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On the Tracks of the Big Five in Angola

Jorge Alves de Lima

$90.00

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Jorge Alves de Lima started in Angola in the very early 1950s when it was a hunting paradise. Those were the days when the entire Big Five were not just available but also noteworthy: very good lions with excellent manes, huge-bodied elephants (albeit not very often with truly outstanding ivory), and lots of black rhino. Angola was, in fact, one of the last countries where one could hunt black rhinos...
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$90.00

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ON THE TRACKS OF THE BIG FIVE IN ANGOLA
by Jorge Alves de Lima

2013 1st edn, 334pp, photos in color and b&w, maps, index, 8.5x11, hardcover, dj.
Ltd. to 1,000 numbered & signed copies.

Jorge Alves de Lima started in Angola in the very early 1950s when it was a hunting paradise. Those were the days when the entire Big Five were not just available but also noteworthy: very good lions with excellent manes, huge-bodied elephants (albeit not very often with truly outstanding ivory), and lots of black rhino. Angola was, in fact, one of the last countries where one could hunt black rhinos well into the 1970s, which demonstrates just how numerous they were. Rather than giving us a straight narrative of interesting and exciting hunting stories, Jorge Alves describes the political landscape in order to paint a picture of the entire era. He tells us just what it was like: the grittiness of trying to get licenses with the corrupt Portuguese colonial overlords, the hardships of making the camps and vehicles last a season, and the dirty tricks played by competing safari companies. That's not to say the book is not chock-full of exciting stories on cats, rhinos, buffaloes, and elephants because it is. Jorge Alves's company was very successful in getting clients very good trophies, and you will see well-known personalities parade in and out of these pages. There are lots of Big Five trophy pictures, which is always a plus in a hunting saga.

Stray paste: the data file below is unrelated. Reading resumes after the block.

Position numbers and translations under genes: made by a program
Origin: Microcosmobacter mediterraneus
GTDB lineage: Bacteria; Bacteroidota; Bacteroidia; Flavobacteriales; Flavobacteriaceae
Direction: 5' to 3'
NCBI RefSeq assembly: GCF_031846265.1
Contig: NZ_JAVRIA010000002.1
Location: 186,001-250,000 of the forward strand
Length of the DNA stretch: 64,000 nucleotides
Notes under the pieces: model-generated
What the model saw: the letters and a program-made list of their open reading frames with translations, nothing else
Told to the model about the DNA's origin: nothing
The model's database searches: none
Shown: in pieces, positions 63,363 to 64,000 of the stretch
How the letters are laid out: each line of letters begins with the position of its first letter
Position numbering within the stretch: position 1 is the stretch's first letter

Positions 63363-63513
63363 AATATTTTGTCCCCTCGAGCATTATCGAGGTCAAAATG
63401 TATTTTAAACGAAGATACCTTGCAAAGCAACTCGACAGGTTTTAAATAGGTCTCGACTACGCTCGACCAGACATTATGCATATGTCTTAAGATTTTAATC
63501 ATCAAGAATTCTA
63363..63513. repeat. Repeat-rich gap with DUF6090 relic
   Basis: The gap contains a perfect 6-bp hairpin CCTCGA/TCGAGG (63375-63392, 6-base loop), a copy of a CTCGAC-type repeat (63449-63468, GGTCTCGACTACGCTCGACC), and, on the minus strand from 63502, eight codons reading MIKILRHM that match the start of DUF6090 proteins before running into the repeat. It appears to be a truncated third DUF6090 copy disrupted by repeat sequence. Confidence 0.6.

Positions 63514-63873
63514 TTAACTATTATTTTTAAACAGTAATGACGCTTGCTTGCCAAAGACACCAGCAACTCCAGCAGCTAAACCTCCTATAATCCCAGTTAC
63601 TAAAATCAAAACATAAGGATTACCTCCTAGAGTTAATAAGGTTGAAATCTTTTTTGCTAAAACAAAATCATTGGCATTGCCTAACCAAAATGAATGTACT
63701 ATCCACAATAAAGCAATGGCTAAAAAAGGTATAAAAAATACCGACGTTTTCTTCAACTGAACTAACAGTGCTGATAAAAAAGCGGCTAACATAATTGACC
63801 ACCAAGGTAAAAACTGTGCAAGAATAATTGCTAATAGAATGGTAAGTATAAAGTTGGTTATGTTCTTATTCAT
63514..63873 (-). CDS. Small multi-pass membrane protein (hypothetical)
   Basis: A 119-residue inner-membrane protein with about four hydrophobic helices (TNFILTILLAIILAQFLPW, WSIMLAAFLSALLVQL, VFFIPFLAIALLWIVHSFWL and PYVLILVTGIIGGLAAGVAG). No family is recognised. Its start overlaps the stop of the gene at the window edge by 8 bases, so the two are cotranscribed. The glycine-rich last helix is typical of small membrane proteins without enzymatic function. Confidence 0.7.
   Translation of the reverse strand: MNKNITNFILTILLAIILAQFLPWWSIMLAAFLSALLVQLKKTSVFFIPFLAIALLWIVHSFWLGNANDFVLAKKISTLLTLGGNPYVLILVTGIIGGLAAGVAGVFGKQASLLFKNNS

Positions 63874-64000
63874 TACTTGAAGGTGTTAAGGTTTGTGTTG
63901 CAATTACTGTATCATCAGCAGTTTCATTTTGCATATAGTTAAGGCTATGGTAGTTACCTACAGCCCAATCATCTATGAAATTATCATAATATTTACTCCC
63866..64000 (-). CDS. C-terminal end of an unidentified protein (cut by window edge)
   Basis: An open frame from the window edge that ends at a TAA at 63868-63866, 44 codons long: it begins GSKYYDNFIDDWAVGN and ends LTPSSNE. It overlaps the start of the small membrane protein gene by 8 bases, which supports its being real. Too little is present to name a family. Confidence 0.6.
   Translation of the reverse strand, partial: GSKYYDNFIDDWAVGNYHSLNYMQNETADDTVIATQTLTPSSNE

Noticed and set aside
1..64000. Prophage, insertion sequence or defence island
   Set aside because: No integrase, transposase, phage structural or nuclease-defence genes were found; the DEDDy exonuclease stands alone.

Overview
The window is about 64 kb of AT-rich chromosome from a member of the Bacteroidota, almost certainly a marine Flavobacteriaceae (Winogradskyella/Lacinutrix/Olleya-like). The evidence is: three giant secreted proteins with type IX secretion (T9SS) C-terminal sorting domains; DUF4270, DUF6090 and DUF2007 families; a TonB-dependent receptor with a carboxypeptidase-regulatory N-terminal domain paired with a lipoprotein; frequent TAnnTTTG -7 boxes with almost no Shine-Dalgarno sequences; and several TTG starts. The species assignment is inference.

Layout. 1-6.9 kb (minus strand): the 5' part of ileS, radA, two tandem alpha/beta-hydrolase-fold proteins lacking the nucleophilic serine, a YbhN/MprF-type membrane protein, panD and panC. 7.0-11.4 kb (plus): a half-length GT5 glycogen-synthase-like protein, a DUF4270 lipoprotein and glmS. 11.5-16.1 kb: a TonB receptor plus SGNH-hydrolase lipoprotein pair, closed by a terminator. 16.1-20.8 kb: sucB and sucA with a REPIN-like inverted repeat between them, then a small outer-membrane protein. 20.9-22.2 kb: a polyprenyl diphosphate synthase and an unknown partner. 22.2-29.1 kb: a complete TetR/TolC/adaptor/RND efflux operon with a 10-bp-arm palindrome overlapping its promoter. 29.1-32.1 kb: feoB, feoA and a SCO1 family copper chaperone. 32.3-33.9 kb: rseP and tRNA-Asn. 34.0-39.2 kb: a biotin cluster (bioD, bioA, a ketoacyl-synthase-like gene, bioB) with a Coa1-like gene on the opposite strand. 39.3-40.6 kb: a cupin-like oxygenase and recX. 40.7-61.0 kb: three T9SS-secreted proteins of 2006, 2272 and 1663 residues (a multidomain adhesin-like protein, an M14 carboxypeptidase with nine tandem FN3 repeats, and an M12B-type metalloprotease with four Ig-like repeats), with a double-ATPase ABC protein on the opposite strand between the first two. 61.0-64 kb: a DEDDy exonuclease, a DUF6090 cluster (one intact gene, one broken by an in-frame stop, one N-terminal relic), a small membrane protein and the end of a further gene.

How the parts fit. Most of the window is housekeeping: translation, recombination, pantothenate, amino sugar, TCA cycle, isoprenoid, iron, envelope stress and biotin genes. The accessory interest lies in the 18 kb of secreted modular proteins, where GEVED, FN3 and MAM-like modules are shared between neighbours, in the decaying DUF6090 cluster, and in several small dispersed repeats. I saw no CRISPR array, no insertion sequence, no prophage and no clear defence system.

Part Two of the book is on jaguar hunting in the Pantanal region of Brazil, which is not just a nice surprise but also a nice addition to the book. This long section includes hunts for jaguar with friends and family of Alves and an interesting history of jaguar hunting in South America. Alves goes back in time from before Sacha Siemel and continues till recent times to describe the evolution of jaguar hunting in South America, and he backs up his discussion with lots of (historical) pictures. Speaking of recent times, fans of Tony de Almeida will not want to miss this book because it gives us a very interesting update on Tony's jaguar career—by Tony himself—and how he radically changed his methods of hunting the spotted jungle cats. No longer is it assumed that jaguar hunting means tracking with horse and dogs; today it's most likely that boats will be used to hunt jaguars. If you like jaguars, this section alone is worth the price of the book.

There are also stories of Richard Mason who was both a partner of Tony's for jaguars and a PH in Angola as well. This book stands out to us for a number of reasons: It is very well produced on coated paper, it has been elegantly designed, and there are good quality photos despite the fact that they are forty and sometimes fifty years old. Then there are the contributors: Anton Allen, Bill Negely, Hugo Seia, Tony Sanchez, Richard Mason, and Tony de Almeida. These men have contributed all fresh, not previously published, stories. In some cases the book suffers from some grammatical flaws but these are not annoying. Be it exciting materials on the Big Five or giant jaguars in the Pantanal, this is a book worth reading.

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Jorge Alves de Lima

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